Keep an eye on balance: Think about what you want in your life as well as writing.Good relationships, social outings, days out with family rest. Keep an eye on physical factors which hugely affect mood and energy, rest, good food, exercise. If some areas are flagging then make just take time to text, email or phone friends, have a regular family day out, take a daily walk, buy some delicious fresh fruit or ingredients for a delicious, healthy meal.

Kill two birds with one stone

The delicious meal can be prepared with your children, as a fun activiity, or you could do a writing course or visit an interesting venue with a friend.  Use your writing twice, exercise & find writing ideas as you walk.

Turn it all off

Sometimes it’s time to rest, to have fun, to turn off the computer, to go out of the house, to pick fruit, to mess about with boats or in the garden. You should not be writing your novel, you should not be keeping up to date with the forums or researching publishers, you should be out in the world living, filling up your energy and happiness for all your future endeavours, enjoying yourself just for sake of it.

Are you making plans to take the guilt out of your life and to organise yourself. Are there any things that you want to share that have worked for you?

#Fridayflash Unidentifed Fishy Objects

#fridayflash is a great community of writers on Twitter who post stories of less than a thousand words each week,then read and review each others work. It has been a great source of inspiration and discipline in my writing development and I recommend it highly. For more check out the button on the sidebar. Fridayflash is also on Facebook and on fridayflash.org where I was delighted to discover that I’m among the authors nominated for the Best of Friday Flash Readers choice award!

This story is related to Close Encounters with Goldfish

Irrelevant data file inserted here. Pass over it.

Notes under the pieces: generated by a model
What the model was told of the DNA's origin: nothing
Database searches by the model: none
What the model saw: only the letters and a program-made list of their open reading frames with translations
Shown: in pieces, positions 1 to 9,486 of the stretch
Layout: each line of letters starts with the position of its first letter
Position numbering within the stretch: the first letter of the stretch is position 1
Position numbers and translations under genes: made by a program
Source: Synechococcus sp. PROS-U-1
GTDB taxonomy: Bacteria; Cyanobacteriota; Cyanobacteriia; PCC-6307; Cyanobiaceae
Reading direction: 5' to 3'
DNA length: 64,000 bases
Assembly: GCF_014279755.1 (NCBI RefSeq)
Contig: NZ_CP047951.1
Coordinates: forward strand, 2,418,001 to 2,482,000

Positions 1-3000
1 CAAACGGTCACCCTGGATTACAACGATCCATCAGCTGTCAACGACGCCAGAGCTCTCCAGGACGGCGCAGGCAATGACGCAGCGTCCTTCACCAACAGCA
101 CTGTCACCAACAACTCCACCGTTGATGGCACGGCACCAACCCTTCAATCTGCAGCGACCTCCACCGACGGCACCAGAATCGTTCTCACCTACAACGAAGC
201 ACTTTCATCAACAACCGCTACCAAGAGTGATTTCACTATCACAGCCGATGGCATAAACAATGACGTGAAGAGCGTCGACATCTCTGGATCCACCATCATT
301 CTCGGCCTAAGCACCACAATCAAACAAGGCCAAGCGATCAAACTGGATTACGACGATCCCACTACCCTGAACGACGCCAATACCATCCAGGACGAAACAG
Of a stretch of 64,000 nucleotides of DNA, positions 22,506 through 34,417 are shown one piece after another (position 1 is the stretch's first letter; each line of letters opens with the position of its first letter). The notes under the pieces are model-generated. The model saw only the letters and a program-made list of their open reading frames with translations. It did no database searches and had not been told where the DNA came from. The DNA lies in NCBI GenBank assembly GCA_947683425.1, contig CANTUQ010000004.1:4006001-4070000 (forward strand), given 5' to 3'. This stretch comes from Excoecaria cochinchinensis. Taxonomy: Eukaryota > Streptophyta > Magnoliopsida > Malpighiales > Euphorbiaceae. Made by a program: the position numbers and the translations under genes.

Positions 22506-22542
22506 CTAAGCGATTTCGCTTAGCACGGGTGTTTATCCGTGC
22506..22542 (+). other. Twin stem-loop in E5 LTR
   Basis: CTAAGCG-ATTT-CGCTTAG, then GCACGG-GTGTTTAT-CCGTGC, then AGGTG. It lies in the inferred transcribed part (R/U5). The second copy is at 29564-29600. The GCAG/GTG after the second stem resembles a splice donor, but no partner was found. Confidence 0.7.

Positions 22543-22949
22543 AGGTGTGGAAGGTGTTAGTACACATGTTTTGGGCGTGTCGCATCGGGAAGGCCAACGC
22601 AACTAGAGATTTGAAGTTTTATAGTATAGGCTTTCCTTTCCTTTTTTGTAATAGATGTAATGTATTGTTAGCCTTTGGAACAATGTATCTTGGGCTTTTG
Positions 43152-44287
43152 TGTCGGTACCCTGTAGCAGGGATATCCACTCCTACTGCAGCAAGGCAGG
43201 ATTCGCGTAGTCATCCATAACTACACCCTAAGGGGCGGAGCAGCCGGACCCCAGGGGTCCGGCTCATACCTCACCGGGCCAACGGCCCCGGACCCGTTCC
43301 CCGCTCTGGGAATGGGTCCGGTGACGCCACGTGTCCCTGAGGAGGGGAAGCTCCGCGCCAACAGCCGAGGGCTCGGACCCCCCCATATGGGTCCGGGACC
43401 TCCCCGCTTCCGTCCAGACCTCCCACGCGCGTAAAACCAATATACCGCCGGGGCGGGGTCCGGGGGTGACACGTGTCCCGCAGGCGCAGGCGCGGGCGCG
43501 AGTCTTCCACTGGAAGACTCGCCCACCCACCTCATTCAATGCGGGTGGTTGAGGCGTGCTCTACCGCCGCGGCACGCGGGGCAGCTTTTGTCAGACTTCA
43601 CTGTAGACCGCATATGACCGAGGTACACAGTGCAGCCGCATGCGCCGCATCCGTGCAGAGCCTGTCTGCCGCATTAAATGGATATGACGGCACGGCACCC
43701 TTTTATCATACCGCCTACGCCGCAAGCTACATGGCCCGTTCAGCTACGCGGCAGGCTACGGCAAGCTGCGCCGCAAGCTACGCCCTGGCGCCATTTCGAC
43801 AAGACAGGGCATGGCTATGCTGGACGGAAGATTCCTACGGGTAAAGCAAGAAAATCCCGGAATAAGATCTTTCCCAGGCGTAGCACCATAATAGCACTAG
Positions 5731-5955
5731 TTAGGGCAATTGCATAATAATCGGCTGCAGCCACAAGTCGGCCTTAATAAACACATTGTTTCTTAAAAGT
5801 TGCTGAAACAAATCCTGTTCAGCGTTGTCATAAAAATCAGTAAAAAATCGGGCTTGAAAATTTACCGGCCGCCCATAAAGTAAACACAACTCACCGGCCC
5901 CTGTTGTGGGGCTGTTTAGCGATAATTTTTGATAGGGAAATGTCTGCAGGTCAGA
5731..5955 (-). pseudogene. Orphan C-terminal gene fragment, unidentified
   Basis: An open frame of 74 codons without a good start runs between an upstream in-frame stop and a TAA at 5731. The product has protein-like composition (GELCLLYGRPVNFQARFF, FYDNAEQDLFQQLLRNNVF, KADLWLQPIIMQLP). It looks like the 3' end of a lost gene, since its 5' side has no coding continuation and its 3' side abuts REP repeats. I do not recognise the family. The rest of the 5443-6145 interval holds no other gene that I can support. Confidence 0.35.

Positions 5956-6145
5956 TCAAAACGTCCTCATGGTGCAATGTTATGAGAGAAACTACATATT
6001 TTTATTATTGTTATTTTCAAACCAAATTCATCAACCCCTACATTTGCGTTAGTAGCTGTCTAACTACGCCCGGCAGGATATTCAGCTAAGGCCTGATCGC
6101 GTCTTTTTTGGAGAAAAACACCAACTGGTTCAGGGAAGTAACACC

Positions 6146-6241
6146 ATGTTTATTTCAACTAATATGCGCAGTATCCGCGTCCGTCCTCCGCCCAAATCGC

‘The sky is actually black’ he said, although I didn’t want to know.

‘We only think it’s blue because the light bends in the atmosphere and blue has the shortest wavelength.’

‘Uhmh’ I said, with pins in my mouth. I was turning up the hem of our daughter’s dress, for Barry’s sister’s wedding, Astra was going to be the flower girl. Astra, I know. It was either that or Cassiope so I think we got off lightly. The nurse had come round with the registration forms and Barry had signed them while I was out of the ward having a shower.

‘The light we see from certain stars began travelling towards us in Roman times.’

I prayed that he wouldn’t mention aqueducts but that would have been more in his father’s line. He was a walking encyclopedia, except of course encyclopedias don’t really walk anymore. I mean you don’t see those door to door salespeople now do you, it’s all on line, you know, virtual learning. Roy’s father isn’t around anymore either. He finally came down from his attic, where he had all the trains and the Star Wars comics and God knows what else and died. Oh he was okay and he was kind to Astra. The way they chatted quietly in the corner, him in his easy chair and she perched on the edge of it, it looked like they understood each other. Sometimes I fear for Astra.